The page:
Results 78 of the 100 reports provided details of study pre-registration and 41% provided evidence of a published protocol. 4% provided accessible open data, 8% provided open materials and 1% provided open analysis scripts. 73% of reports were published as open access and no studies were described as replication attempts. 93% of reports declared their sources of funding and 88% provided conflicts of interest statements. A Krippendorff’s alpha of 0.73 was obtained across all coding.

Conclusion Open data, materials, analysis and replication attempts are currently rare in physical activity behaviour change intervention reports, whereas funding source and conflict of interest declarations are common. Future physical activity research should increase the reproducibility of their methods and results by incorporating more Open Science practices.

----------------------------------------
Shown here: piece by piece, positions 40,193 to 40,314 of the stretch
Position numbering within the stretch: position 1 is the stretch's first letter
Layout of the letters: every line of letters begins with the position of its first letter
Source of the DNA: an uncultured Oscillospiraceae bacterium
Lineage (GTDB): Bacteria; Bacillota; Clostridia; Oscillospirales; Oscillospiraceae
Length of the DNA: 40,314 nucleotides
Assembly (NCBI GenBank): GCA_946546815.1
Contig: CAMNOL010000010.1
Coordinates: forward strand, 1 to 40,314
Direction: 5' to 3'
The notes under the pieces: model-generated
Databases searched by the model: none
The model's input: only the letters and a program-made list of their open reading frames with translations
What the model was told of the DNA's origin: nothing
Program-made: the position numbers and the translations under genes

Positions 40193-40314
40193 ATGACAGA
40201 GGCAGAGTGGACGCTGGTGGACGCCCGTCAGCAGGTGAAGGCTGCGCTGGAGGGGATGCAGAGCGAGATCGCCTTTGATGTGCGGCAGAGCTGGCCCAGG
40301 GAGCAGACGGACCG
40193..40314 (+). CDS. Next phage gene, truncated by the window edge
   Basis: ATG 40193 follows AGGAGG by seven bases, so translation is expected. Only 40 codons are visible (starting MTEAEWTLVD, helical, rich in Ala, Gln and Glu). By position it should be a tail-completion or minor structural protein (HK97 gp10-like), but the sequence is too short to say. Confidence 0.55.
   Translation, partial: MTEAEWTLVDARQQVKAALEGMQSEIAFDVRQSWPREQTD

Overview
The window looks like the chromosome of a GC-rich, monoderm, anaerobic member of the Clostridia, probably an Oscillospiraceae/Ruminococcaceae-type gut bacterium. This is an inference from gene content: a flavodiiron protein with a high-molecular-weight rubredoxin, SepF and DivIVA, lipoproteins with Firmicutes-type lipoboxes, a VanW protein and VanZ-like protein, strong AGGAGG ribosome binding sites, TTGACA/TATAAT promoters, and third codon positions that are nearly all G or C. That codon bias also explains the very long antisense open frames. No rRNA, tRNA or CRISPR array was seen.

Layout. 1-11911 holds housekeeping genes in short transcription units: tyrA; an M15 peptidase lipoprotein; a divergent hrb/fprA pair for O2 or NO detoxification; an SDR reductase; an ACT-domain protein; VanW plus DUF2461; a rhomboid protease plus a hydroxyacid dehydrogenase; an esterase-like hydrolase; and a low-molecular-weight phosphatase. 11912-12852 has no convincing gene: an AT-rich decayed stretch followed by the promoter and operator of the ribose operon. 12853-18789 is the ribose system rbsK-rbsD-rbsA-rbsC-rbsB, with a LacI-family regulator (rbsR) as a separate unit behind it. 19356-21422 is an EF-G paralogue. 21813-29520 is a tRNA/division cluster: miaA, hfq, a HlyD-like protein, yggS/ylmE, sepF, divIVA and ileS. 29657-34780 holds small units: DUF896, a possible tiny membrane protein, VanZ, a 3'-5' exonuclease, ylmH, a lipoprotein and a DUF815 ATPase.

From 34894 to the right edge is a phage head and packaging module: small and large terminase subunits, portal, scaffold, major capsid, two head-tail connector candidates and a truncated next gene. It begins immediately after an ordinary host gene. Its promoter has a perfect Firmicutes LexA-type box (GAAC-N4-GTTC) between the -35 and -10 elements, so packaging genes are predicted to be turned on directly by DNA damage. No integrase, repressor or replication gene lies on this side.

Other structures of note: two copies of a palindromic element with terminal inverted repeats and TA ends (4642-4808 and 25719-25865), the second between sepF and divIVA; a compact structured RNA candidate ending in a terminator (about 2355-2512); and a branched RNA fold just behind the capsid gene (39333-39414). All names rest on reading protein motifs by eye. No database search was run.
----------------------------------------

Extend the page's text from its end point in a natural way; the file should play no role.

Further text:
Everything old is new again | University of Michigan Library

“A century ago, amid the political upheaval and humanitarian crises that followed World War I, U-M professor of Latin language and literature Frances Willey Kelsey traveled to Constantinople (now Istanbul). In a shop in the Old City, he purchased the first item of what would become the largest collection of Greek manuscripts in America, which now encompasses more than 100 bound manuscripts and fragments spanning the 4th to the 19th centuries. 

Each of the collection’s items is unique — all written by hand, some illuminated, and some incorporating elaborate bindings. Taken together, they’re a rich source of information about the transmission of Christian texts, manuscript illumination, and historical bookmaking,  especially in the late Byzantine Empire.

Pablo Alvarez, curator in the library’s Special Collections Research Center, has been responsible for the Greek manuscripts since arriving at the library in 2010, and he describes it as one of the highlights of his work. 

Now, a new exhibit created by Alvarez — live in the Hatcher Library through June 28, and also available online — celebrates the collection’s centenary by shedding light on its history and provenance, and by displaying some of its most beautiful and interesting items. …”

How to start a replication crisis | Nature Reviews Psychology